Urban design should
make air quality
t measures a priority
Traffic and circulation are major criteria taken into consideration in urban planning for which analysis of meteorological factors should be considered. Policies on pedestrian and vehicle zones should not be based on only commercial locations, traffic control and wind direction, but also other factors such as, air pollution dispersion, temperature, humidity, and possible weather conditions.
It is also important to recognise the impact of transport on the spread on communicable diseases. For example, using epidemiological data from various neighbourhoods, researchers7 modelled the transmission of tuberculosis on bus networks in Buenos Aires. The model provides a useful framework for understanding the complex interactions of individuals within an urban environment.
We Are What We Breathe
The landscape design of micro- and macro-environments should incorporate meteorological analysis to screen or diminish air and noise pollution from industry and traffic where possible. Public transportation and zoning should seek to minimise pollutant exposures to residences on both local and regional scales. The ratio of terrain to building areas should be suitable to allow sunlight and plants to effectively reduce toxicity in the urban air.
Urban design should make air quality enhancement measures a priority. The appropriate use of trees, plants, landscaping features and fountains can greatly help improve the quality of the air, removing airborne toxins and reducing noise pollution. Natural daylight can also help reduce concentrations of airborne microbes in cities, whilst trees and earth-berms help filter the air at street canyons and reduce noise pollution.
Pollution control policy, land-use and zoning control, traffic circulation planning and urban management, as well as sustainability, can be integrated into planning legislation as a public health measure. Vernacular architecture, aesthetics, local and ethnic requirements should be also included in the urban planning policy.
Constructing a Sustainable Environment
The effects of urban planning, engineering and management can all have a major impact on individuals’ health and fitness levels as well as pollution exposure levels. Providing sufficient properly planned community social, play and green areas can significantly help reduce anti-social behaviour and crime rates, while enhancing a sense of community.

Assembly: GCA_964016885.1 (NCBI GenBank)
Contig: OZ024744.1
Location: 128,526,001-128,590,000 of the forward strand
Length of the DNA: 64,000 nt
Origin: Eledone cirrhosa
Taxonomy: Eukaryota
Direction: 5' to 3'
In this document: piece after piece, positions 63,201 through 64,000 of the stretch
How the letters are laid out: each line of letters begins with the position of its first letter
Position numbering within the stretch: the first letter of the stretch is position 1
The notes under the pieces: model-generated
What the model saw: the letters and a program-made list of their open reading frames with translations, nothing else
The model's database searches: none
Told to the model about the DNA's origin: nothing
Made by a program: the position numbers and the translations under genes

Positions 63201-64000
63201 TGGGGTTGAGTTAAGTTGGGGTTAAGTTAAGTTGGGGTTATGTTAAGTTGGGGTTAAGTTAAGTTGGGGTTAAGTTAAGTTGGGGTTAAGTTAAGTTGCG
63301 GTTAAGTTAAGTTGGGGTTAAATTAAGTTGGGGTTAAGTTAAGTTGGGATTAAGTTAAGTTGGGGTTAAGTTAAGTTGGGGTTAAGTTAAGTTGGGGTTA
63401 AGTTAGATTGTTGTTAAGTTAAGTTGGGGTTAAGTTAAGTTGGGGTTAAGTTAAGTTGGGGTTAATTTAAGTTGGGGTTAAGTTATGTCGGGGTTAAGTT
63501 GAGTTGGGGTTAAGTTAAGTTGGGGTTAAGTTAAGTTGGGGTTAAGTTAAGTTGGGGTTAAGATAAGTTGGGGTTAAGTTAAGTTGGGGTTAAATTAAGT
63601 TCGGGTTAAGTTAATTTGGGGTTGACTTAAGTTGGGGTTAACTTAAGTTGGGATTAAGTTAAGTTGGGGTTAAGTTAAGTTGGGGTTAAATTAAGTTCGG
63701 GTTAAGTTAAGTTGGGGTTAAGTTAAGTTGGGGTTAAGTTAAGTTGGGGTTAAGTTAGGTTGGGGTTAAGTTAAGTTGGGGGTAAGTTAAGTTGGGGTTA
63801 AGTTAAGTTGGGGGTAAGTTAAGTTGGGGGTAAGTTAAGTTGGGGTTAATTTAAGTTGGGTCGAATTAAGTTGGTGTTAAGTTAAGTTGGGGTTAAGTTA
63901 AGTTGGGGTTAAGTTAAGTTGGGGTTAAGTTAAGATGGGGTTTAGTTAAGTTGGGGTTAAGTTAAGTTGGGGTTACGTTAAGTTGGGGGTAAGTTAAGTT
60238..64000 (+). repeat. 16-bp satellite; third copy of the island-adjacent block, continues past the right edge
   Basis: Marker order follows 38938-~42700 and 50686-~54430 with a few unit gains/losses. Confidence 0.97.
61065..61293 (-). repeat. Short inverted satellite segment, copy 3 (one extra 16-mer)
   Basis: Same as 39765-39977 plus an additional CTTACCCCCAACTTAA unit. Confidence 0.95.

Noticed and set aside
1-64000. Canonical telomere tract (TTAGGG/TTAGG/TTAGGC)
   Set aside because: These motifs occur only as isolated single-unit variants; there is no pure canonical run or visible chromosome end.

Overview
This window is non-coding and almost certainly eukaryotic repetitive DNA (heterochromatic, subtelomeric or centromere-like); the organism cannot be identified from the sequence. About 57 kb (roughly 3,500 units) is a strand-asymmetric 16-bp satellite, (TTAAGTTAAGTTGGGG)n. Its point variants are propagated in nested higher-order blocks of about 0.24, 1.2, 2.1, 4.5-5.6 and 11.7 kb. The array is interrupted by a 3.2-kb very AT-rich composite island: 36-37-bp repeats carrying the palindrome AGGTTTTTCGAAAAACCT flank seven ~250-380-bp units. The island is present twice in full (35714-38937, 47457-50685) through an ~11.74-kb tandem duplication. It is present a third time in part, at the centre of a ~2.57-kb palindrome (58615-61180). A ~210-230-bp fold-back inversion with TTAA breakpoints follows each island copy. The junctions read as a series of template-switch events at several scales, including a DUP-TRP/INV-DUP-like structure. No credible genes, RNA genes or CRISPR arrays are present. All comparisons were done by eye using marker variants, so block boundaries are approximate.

The development of healthy and sustainable cities through architectural urban planning and management under a multidisciplinary approach is needed to create and develop healthy and sustainable cities.
The article originally appeared in the Proceedings of the 22nd Union of International Architects 2005 Congress (UIA 2005).
Sirinath Jamieson is an architect (registered in Thailand), engineer, environmental scientist and honorary research associate in the Department of Epidemiology and Biostatistics at Imperial College London.
 WHO (1992). Health for all targets – the health policy for Europe. European Health for All Series, No. 4.
 Hancock, T. (1996) Planning and creating healthy and sustainable cities: the challenge for the 21st century. In: Price, C. & Tsouros, A., eds. (1996) Our cities, our future: policies and action plans for health and sustainable development. WHO Healthy Cities Project Office, Copenhagen.
 WHO (1997) Sustainable development and health: concepts, principles and framework for action for European cities and towns. European Sustainable Development and Health Series, No 1.
 WHO (1997) City planning for health and sustainable development. European Sustainable Development and Health Series, No. 2.
 UNHABITAT (2008) Improving urban planning through localising Agenda 21: results achieved in Bayamo, Cuba. SCP Documentation Series, Volume 6.
 Capurro, A. F., Zellner, M. L. & Castillo-Chavez C. (1998) Public Transportation and the Transmission of air-borne communicable diseases. Documento de trabajo N° 20. University of Belgrano.